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Mon, Jan 22, 2007

FAA Yanks Weather Radios In Towers -- Again

NATCA Calls Policy "Absurd"

Weather radios brought in to the control tower at Daytona Beach (FL) International Airport by local FAA managers, two days after a Christmas Day tornado came dangerously close to the airport, have since been banned by the agency. Again.

The Orlando Sentinel reports the agency yanked the radios Friday... leaving controllers wondering just what, exactly, the agency thinks about their safety.

"So they don't want controllers to know there's a tornado outside the window?" asked Doug Church, national spokesman for the National Air Traffic Controllers Association. "That's absurd."

As Aero-News reported, the controllers union slammed the FAA in December for banning the radios in the first place, saying the lack of suitable weather reporting equipment put controllers in danger... as well as those onboard a Comair regional jet they were directing to land in the vicinit of the F2 twister.

The Sentinel reports a local agency manager put two weather radios in the tower cab December 27, saying the policy banning all radios from work areas was not meant to prohibit weather radios... but the FAA reiterated last week that, yes, weather radios are banned as well, part of a blanket ban on all audio devices that could cause distractions to controllers on duty.

That doesn't make sense to several people who went through the tornado scare in Daytona Beach.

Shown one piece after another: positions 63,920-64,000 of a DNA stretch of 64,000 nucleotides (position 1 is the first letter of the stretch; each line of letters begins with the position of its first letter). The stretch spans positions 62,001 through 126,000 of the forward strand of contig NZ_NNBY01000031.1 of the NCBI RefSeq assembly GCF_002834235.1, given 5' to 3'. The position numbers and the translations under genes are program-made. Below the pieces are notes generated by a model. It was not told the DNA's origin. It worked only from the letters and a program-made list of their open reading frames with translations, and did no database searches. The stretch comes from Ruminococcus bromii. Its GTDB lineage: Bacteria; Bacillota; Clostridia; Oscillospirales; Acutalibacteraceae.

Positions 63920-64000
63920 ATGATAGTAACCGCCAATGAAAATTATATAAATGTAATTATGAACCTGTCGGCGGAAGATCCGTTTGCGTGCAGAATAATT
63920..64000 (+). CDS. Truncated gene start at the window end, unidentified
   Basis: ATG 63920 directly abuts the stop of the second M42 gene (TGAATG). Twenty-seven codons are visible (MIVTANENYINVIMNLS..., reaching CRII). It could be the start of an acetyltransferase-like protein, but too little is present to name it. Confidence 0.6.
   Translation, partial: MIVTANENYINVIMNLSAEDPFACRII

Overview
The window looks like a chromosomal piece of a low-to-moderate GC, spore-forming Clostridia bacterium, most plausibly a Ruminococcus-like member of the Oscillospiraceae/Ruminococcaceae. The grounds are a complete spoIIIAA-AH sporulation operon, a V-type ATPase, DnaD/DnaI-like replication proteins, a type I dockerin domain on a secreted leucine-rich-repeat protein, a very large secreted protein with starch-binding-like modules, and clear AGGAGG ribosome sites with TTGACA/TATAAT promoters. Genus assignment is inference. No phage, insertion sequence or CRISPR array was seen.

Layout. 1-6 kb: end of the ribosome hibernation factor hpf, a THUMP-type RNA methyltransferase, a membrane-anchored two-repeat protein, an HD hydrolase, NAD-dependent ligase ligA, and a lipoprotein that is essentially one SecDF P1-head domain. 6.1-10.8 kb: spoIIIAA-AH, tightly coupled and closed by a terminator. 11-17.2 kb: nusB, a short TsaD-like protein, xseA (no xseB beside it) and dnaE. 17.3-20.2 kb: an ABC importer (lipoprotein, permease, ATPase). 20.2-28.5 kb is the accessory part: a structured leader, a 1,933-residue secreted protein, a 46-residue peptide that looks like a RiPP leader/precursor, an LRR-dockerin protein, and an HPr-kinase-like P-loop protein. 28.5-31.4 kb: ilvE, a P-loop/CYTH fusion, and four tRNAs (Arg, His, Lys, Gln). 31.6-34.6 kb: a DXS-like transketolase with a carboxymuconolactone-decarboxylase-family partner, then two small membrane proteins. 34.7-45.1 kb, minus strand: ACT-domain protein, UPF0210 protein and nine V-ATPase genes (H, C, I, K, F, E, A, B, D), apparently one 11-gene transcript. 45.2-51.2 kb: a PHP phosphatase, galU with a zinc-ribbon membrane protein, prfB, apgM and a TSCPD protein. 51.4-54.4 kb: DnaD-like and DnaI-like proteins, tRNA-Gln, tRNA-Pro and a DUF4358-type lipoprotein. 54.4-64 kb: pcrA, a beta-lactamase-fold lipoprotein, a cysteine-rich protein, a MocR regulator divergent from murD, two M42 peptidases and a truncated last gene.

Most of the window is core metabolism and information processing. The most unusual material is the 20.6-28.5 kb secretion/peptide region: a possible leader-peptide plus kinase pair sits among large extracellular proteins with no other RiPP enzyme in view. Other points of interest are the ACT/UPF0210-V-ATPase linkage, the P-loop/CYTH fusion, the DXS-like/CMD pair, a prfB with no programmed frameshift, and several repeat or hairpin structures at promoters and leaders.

"Anything that provides a source of important information like weather should be made available to controllers," said Marvin Smith, founder of the air-traffic-management degree program at Embry-Riddle Aeronautical University -- which saw its Daytona Beach campus ripped to shreds by the twister. "I don't care if it is an Ouija board or carrier pigeons. You need to have vital information."

FAA spokeswoman Diane Spitaliere maintains controllers at Daytona Beach International Airport had all the information they needed.

"Controllers have a large amount of weather information available to them in the tower, so the weather radios are not really necessary," Spitaliere said. "They will continue to be banned from the facility."

The agency did acknowledge a regional weather facility in North Florida should have warned controllers of the tornado, but it did not. As for the weather radar system now in place in the Daytona Beach tower, it only shows rain levels... not wind shear activity, or other indicators of a tornadic storm.

Spitaliere said controllers are welcome to have a weather radio... in the break room. "It's not like these controllers are blocked off from the outside world," she said.

NATCA's Church says the issue is all about safety... not about listening to music on the job.

"There's no plausible reason to remove the only mechanism to know about severe weather," Church said.

NATCA representative Kelly Raulerson added the radios put in place after the twister sound only during tests and activations of the Emergency Alert System -- they aren't capable of playing music.

"It put our mind at ease," she said. "Now we're back to zero again."

FMI: www.faa.gov, www.natca.org

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